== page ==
632 STAGES OF REARMAMENT Once conscription was introduced into Britain, the die was cast—and not in our favour. Happily the rascals had not the patience to wait. If they had held on for three or four years, they would have had an army of thirty or forty divisions, which they could have sent to Europe. The French workman is an exceptionally skilled craftsman. Their factories and machinery are certainly out of date, but the workmanship is first class, and they carry out repairs with incredible rapidity. We, I think, lose a great deal of time by working so slowly on repairing damage. As regards rearmament, it was my principle to outline the plan for one year at a time, for a man invariably rises to the occasion that circumstances impose on him. For the year 1933-34 I allotted three milliard marks to the Wehrmacht, for 1934-35 the amount rose to five milliards, and by the time war was declared ninety-two milliard marks had been expended on the armed forces. Such figures are wholly without precedent. Before the first war, the defence budget called for about one milliard ! No one can say that he was prevented from carrying out a task of national importance by lack of funds ! The Reichstag was never consulted on the subject of money; the decision on what was to be done and what was not to be done was mine, and mine alone. From the moment that I abandoned the gold standard, and while I still had large numbers of unemployed at my disposal, I had no financial problems. I had to support seven million whole-time and four million part-time unemployed. This necessitated a budget of five milliards. We should have saved many milliards of overseas expenditure if the Wehrmacht had from the beginning been content to accept our own synthetic and supplementary raw materials instead of insisting on importing from abroad. I declared that we must put our economy on a war footing, but the Wehrmacht refused to follow my lead until compelled to do so by the pressure of war. You would not believe the lengths to which they went in order to thwart me! When I called for the construction of warships, they retorted by demanding copper to the tune of oneeighth of the annual production of the whole world ! When the first World War started we had at our disposal the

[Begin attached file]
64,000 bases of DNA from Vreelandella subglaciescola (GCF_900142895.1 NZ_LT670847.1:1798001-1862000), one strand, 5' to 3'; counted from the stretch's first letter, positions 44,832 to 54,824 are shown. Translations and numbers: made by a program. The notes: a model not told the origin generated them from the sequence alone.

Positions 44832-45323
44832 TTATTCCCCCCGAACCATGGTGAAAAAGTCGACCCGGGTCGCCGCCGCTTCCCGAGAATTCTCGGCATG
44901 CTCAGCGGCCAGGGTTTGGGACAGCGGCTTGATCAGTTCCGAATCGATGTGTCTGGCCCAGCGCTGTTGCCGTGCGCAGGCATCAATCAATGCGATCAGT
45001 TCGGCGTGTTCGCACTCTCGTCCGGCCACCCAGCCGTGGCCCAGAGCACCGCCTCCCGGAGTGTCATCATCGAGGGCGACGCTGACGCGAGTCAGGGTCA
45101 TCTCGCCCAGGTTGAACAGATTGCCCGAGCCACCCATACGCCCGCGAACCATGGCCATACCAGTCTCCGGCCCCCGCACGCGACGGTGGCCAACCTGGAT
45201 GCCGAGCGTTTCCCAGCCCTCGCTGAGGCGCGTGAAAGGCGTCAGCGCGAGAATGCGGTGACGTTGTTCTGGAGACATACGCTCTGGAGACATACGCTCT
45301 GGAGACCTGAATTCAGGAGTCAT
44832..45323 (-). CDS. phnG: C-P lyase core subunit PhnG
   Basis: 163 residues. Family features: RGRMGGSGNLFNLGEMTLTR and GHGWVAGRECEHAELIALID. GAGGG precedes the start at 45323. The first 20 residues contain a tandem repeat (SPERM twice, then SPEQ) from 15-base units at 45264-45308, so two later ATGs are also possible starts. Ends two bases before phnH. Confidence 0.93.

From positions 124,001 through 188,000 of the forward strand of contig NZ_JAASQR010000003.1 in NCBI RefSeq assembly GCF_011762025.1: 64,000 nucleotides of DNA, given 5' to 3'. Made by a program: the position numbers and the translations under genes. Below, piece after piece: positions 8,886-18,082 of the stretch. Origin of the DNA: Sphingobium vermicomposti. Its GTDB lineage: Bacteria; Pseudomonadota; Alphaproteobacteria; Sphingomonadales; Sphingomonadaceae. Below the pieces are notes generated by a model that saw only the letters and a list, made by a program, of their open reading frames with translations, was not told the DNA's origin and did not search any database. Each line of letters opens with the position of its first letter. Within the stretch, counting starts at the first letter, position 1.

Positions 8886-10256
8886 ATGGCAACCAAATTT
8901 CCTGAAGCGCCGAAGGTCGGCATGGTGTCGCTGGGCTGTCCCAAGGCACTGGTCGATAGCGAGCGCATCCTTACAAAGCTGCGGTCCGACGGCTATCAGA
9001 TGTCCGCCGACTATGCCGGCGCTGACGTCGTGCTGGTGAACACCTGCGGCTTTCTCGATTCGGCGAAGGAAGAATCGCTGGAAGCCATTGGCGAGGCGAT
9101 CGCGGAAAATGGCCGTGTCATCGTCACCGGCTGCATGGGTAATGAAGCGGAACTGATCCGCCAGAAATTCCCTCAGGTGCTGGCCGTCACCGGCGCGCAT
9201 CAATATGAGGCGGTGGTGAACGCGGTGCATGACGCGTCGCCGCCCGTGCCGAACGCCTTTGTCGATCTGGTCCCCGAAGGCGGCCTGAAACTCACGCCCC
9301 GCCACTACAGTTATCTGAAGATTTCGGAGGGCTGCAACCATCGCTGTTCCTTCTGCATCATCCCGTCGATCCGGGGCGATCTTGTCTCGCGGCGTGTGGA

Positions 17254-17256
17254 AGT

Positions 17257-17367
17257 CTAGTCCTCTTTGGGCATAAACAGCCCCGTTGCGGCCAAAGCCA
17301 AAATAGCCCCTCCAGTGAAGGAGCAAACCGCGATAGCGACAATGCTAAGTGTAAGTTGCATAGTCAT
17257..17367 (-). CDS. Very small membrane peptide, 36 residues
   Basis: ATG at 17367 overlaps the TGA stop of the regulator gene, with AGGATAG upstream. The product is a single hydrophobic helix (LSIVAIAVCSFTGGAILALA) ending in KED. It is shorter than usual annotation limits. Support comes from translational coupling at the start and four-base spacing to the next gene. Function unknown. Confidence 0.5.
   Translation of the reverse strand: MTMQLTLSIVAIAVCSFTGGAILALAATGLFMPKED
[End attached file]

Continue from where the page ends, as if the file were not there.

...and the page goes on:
FUNDS FOR WEHRMACHT 633 accumulated reserves of thirty years. But in 1939 we had nothing. I cannot tell you with what fury and anger I had to work in order to get what I wanted. Even with good old Fritsch I had a battle royal on the day I re-introduced conscription. "Thirty-six divisions will be raised," I ordered, "and don't think you can turn me from my purpose by telling me that we have not the requisite arms and equipment!" The Fuehrer turns to Jodl: You say you had to fight tooth and nail for every single thing and that even so you were frequently compelled to reduce your demands by 40 per cent, 60 per cent, and even as much as 80 per cent. Well, you can thank Blomberg for that! I had nothing to do with it. To the Wehrmacht I allotted more in money and kind than it could possibly make use of. Again and again I had to protest that such and such an order had not been passed on, and quarrels on this subject were a weekly event. The invariable reply given to me was: "The Wehrmacht doesn't want it." There was a mass of people working against me behind my back and systematically sabotaging my efforts. And yet—what on earth did it matter if expenditure exceeded budgetary estimate? The Air Force regularly over-spent about two milliards annually. A crisis could only have arisen after all the unemployed labour had been absorbed, and this did not happen until late 1937 or early 1938. Up till then the only difficulties we had to face were those of foreign exchange. Schacht had told me that we had at our disposal a credit of fifteen hundred million marks abroad, and it was on this basis that I planned my Four Year Plan, which never caused me the slightest anxiety. Goring, by the way, was given very wide powers in this field. And that is how things are to-day, and we never find ourselves blocked for want of money. I always protested against the homeopathic-like quantities which the Wehrmacht demanded! The industrialists were always complaining to me about this niggardly procedureto-day an order for ten howitzers, to-morrow for two mortars, and so on. And that when one knows that production lines require four to eight months before they can set to work!